Case Reports in Ophthalmological Medicine

Case Reports in Ophthalmological Medicine / 2012 / Article

Case Report | Open Access

Volume 2012 |Article ID 371498 | 2 pages | https://doi.org/10.1155/2012/371498

Orbital Myiasis: Due to Invasion of Larvae of Flesh Fly (Wohlfahrtia magnifica) in a Child; Rare Presentation

Academic Editor: M. B. Parodi
Received10 Nov 2011
Accepted11 Dec 2011
Published01 Feb 2012

Abstract

Wohlfahrtia magnifica larvae cause myiasis in mammals, mainly in sheep and rarely in human. In human it may infest the ear, eye, mouth or nose, damaging living tissues. We report a case of ocular myiasis in 1.5 years old child belonging to urban slum after history of minor injury on left upper lid due to fall from bed. The purpose of reporting this case is to highlight the ocular association of W. magnifica.

1. Introduction

The term myiasis is derived from the Greek word “Myia” meaning fly. Myiasis is defined as the infestation of living tissue of human and other vertebrate animals by the eggs or larvae of flies of the Orthopoda order Diptera. Although myiasis in human beings is generally rare, it is sometimes seen in tropical and subtropical countries having overcrowded condition, poor environmental sanitation and personal hygiene [13]. Worldwide the most common flies that cause human infestation are Dermatobia hominis (human boat fly) and Cordylobia anthropophaga (tumbu fly). Ophthalmomyiasis involves the eye, orbit, and periorbital tissues [4]. Human ophthalmomyiasis was first reported by Keyt in 1900 and later on by Elliot from India in 1910 [5].

The parasite most commonly affecting the eye and orbit is the larva of Hypoderma bovis (hornet fly) which infests cattle and rarely by Wohlfahrtia magnifica (flesh fly) [5, 6]. Orbital involvement occurs in approximately 5% of all cases of myiasis [4].

2. Case Report

A one-and-a-half-year-old boy, son of a sweepress, belonging to urban slum, visited us with history of minor injury on left upper lid due to fall from bed. He presented to us six days after the injury with chief complaints of swelling, itching, and blood-stained foul-smelling discharge from the wound. Parents also noticed small whitish yellow worm-like structures crawling over the wound.

On examination of the left eye there was solid oedema of both lids and large ulcer of about 3 cm × 1 cm between left eye brow and left upper lid extending up to medial canthus. Ulcer margins were inflamed and indurated. Freely moving maggots were observed through an opening of the ulcer. There was scanty blood-stained foul-smelling discharge seen from the wound. Detailed ocular examination was not possible because retraction of lid was very difficult due to solid oedema. However marked conjunctival chemosis were seen.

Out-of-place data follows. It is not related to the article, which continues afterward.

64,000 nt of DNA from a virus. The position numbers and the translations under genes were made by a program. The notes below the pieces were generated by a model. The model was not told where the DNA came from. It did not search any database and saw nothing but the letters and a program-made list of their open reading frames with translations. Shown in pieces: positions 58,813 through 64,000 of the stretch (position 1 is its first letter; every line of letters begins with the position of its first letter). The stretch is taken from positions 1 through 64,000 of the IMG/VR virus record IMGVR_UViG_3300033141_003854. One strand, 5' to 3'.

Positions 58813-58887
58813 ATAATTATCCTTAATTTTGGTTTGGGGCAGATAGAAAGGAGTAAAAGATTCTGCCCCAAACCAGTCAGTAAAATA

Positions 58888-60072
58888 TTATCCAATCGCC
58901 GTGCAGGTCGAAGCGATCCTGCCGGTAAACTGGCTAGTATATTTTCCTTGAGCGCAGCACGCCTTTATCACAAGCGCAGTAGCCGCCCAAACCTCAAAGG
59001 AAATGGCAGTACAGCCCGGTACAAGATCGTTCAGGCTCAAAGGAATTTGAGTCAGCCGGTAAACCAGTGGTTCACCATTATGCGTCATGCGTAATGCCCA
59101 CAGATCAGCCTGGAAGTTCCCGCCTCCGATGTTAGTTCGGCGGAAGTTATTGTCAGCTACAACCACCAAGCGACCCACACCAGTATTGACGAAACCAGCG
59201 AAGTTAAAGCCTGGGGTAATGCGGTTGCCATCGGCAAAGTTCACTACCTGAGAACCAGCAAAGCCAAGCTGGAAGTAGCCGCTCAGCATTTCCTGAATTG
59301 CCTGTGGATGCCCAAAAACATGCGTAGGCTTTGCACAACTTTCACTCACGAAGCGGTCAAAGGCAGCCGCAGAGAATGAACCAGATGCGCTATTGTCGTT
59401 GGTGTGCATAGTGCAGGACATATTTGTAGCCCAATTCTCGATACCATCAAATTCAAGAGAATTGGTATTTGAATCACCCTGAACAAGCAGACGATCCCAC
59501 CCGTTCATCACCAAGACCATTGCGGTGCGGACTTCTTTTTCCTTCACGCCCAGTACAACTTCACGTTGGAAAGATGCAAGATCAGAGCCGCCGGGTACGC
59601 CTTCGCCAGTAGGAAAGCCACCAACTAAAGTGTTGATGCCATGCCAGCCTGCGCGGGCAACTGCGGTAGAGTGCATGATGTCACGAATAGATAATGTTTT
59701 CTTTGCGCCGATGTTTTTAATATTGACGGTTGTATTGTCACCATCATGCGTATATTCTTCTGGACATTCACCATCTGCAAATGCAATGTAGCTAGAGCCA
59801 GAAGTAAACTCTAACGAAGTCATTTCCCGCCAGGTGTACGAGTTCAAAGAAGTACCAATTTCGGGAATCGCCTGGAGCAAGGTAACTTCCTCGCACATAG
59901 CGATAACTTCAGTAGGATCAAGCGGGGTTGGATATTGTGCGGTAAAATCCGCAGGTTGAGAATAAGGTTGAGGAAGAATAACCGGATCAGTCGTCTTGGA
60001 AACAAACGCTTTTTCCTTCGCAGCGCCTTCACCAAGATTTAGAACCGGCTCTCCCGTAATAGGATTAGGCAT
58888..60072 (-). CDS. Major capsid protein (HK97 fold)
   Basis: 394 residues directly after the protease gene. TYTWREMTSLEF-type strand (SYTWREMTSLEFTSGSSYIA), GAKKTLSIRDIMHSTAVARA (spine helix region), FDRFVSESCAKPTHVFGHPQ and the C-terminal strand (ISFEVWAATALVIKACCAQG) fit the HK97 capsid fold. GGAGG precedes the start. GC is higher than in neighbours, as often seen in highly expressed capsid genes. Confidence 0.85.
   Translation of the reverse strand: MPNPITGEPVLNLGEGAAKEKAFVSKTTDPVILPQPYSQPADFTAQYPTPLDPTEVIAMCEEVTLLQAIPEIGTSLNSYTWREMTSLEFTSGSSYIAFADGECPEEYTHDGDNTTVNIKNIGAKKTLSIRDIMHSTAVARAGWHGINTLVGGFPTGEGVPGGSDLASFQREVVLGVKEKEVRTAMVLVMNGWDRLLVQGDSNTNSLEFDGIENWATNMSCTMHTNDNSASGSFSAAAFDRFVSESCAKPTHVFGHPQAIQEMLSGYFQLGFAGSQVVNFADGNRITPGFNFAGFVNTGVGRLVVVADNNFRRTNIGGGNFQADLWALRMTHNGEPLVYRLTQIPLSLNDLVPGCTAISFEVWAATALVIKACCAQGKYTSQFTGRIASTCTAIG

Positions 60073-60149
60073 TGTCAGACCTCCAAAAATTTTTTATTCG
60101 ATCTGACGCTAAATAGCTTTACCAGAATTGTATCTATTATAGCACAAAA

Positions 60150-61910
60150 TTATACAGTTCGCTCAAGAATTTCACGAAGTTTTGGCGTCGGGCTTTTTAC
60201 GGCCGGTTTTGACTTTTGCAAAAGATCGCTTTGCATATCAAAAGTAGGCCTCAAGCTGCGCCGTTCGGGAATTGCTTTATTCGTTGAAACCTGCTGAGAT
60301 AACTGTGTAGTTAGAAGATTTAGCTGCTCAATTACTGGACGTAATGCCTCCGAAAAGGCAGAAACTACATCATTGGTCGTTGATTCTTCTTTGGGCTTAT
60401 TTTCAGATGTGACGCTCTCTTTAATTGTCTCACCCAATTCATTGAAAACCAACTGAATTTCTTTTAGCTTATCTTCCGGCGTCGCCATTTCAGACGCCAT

Mechanical removal of the maggots was done with the help of forceps after immobilizing the larvae by applying 4% xylocaine and mixture of chloroform plus turpentine oil packing. Regular dressing and removal of maggots was done for five days. Routine topical and systemic antibiotics along with anti-inflammatories were administered. The ulcer healed within two weeks. Thirty-five larvae were removed and preserved in diluted formalin and were examined later on by an entomologist and identified as larvae of flesh flies (Figures 14).

3. Discussion

Ophthalmomyiasis is a rare form of eye morbidity. Patients of ophthalmomyiasis may present with clinical signs and symptoms of irritation and inflammation to total destruction of the orbit [2]. Ophthalmomyiasis is classified into external and internal (or orbital) according to the site of the larval infestation. In external ophthalmomyiasis superficial periocular tissues get infested, and it can be subclassified into palpebral and conjunctival myiasis. In internal ophthalmomyiasis larvae penetrates the conjunctiva and sclera and migrates into subretinal space. Orbital myiasis is marked by large number of larvae invading and destroying the tissue contents with complications ranging from minor ocular irritation to complete blindness [7, 8].

Normal healthy individuals are unlikely to suffer from myiasis [2]. The main predisposing factors for the larval infestation in our patient were probably illiteracy, lack of self hygiene, and overcrowding. Flies often get attracted to the wounds due to foul smelling arising from the ulcer. Their eggs can be either directly deposited in and around wounds or indirectly transferred to it by the patients’ own fingers while scratching. The key step in management of less extensive ophthalmomyiasis is mechanical removal of maggots with forceps after suffocating them with use of various chemical substances like turpentine oil with or without chloroform which blocks the spiracles of larvae [5]. Exenteration may be needed to prevent intracranial extension of tissue destruction in case of massive orbital myiasis.

References

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Copyright © 2012 R. P. Maurya et al. This is an open access article distributed under the Creative Commons Attribution License, which permits unrestricted use, distribution, and reproduction in any medium, provided the original work is properly cited.


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